Amnesty uncovers 'brutal' illegal torture equipment at Paris arms fair
Amnesty International has discovered “brutal” illegal torture equipment on sale at a Paris arms fair.
Items uncovered include spiked batons, spiked electric-shock riot forks, electric-shock vests and heavy leg-irons for sale by Chinese companies at Milipol.
Milipol, one of Europe’s biggest military and police trade fairs, is taking place this week in the French capital.
The import and export of torture equipment has been banned in the European Union since 2006.
Some items identified by Amnesty were listed in catalogues present at the exhibition, while others were found on display - raising serious questions as to how they were imported into the EU.
Amnesty raised its findings with Milipol’s exhibit control office. Representatives of the office said they attempt to monitor the exhibition for such prohibited items.
The full list of equipment seen by Amnesty researchers at Milipol are as follows:
- Electric ankle cuffs;
- Spiked electric-shock riot fork;
- Electric-shock vest;
- Electric-shock device designed for the thigh;
- Electric-shock shield that might be spiked;
- Weighted leg-irons;
- Spiked arm guard;
- Heavy leg-irons.
There is an explicit ban on advertising prohibited equipment at trade fairs and exhibitions in the EU, and a further ban on purchasing advertising space/time - including online - for such goods.
Last year, the EU also banned the promotion and display of such equipment at trade fairs.
Ara Marcen Naval, an Adviser on Arms Control at Amnesty International, said:
“Brutal implements of torture like spiked batons and weighted leg-irons were supposed to have been banned for good in the EU. So why are they for sale in Paris today?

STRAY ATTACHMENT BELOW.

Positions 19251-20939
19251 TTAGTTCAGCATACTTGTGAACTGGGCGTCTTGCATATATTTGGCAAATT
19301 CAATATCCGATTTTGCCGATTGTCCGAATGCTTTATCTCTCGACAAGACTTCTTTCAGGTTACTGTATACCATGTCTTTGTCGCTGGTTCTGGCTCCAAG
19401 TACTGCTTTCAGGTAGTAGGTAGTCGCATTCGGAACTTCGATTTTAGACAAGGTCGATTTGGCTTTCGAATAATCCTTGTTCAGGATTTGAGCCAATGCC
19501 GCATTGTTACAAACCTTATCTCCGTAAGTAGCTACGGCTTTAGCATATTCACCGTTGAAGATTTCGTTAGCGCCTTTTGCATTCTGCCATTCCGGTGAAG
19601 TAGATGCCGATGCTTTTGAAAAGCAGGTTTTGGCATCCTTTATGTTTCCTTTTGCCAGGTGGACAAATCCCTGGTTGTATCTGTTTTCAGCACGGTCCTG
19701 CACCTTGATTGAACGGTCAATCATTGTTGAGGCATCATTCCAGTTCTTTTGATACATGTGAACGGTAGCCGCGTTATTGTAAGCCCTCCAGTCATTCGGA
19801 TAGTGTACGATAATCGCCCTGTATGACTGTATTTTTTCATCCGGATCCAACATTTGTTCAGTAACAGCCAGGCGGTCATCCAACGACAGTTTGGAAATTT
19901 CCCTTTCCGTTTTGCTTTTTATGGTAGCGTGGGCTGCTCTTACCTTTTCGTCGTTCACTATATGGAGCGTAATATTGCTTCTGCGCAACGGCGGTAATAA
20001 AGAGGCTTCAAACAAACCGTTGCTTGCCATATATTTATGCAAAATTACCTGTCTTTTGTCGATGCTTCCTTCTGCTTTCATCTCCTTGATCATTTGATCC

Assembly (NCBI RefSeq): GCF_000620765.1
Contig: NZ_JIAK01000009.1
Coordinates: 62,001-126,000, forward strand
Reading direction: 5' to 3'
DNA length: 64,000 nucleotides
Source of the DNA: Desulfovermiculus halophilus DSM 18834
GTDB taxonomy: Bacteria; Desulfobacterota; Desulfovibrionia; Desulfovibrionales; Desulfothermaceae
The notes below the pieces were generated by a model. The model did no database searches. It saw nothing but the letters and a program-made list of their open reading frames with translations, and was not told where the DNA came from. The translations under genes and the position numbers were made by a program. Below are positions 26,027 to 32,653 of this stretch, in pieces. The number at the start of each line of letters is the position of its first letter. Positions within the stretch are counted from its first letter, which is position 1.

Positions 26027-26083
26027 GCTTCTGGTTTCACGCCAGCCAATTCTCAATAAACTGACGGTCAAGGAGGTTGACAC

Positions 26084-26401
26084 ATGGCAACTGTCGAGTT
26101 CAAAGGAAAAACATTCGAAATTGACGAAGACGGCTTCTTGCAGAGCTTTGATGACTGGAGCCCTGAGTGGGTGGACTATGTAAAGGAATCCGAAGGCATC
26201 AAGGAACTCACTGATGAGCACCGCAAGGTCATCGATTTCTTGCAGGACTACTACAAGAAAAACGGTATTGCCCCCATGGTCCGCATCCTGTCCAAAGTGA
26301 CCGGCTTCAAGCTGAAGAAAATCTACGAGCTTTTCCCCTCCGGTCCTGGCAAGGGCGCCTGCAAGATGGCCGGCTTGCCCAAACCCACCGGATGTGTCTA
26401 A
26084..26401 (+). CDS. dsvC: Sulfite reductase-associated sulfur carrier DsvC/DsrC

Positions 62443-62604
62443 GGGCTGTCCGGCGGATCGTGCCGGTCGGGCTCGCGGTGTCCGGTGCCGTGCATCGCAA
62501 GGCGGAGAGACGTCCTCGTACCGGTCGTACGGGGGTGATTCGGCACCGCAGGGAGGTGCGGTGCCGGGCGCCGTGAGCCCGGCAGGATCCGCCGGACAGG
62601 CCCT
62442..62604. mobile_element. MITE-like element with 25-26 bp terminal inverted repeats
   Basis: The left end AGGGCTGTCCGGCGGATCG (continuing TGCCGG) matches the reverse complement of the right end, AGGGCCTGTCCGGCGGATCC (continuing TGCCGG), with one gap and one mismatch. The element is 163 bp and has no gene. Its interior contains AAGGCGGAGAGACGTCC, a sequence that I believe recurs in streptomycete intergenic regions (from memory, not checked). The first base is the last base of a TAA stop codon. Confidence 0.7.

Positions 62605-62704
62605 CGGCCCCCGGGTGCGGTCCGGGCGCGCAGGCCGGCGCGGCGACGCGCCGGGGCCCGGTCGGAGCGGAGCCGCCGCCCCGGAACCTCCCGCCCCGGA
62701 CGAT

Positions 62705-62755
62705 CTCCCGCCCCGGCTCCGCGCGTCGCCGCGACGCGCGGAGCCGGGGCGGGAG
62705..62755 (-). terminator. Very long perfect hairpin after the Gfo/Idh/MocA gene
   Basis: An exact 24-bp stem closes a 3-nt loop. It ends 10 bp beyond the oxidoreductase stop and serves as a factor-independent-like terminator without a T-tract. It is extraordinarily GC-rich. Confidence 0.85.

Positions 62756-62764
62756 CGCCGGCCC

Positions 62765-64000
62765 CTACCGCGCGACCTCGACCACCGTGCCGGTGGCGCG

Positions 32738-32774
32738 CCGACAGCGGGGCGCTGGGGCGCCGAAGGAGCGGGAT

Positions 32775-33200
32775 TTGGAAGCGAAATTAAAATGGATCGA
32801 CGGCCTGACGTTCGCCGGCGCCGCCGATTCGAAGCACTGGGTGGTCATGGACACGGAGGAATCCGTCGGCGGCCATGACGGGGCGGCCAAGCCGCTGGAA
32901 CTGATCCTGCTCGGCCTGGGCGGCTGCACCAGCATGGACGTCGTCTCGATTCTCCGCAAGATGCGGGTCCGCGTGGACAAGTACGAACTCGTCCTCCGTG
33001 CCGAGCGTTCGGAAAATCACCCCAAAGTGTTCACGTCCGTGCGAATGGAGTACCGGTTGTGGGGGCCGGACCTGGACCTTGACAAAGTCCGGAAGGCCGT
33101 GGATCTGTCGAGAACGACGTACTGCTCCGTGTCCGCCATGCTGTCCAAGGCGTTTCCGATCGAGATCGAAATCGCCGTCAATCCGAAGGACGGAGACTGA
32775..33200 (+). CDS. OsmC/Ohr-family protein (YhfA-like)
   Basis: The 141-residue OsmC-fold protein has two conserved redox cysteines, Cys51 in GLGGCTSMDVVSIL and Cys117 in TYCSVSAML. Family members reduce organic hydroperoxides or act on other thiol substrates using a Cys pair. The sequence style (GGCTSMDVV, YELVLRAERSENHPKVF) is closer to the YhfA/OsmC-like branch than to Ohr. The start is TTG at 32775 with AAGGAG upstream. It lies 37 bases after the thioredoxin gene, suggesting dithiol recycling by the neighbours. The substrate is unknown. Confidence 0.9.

“By failing to enforce the law, France is providing a marketplace for torturers. Milipol is the first real test of the new EU rules on torture tools, so it is alarming to see those rules already being flouted, less than a year after they came into force.”
In September, the EU-led “Global Alliance for Torture Free Trade” was launched by the EU Trade Commissioner, Cecilia Malström, at the UN General Assembly in New York. One of the key purposes of the Global Alliance, which France has joined, is the promotion of legislation pioneered in the EU.
Ara Marcen Naval added:
“The EU has led the way in banning torture equipment, yet today we have seen tools of torture proudly on display in the heart of Paris.
“If EU states cannot keep their own houses in order by properly implementing the regulation in the EU, how are they going to persuade other countries to stamp out this cruel trade?
“We are urging the French authorities to urgently investigate the import of these illicit items.
“They must put measures in place to robustly implement the EU regulation so that no person or company can continue to make a profit from this trade in implements designed to cause human suffering.”
What are ‘tools of torture’?
Tools of torture refers to a wide range of security and law-enforcement equipment which could be used to torture, ill-treat or execute people.
For background, see Amnesty and Omega’s recent briefing: Tackling The Trade In Tools Of Torture And Execution Technologies .
EU governments introduced regulations in 2006 which concerned the “trade in goods which could be used for capital punishment, torture or other cruel, inhuman or degrading treatment or punishment”.
*For images please contact the Amnesty International UK Press Office*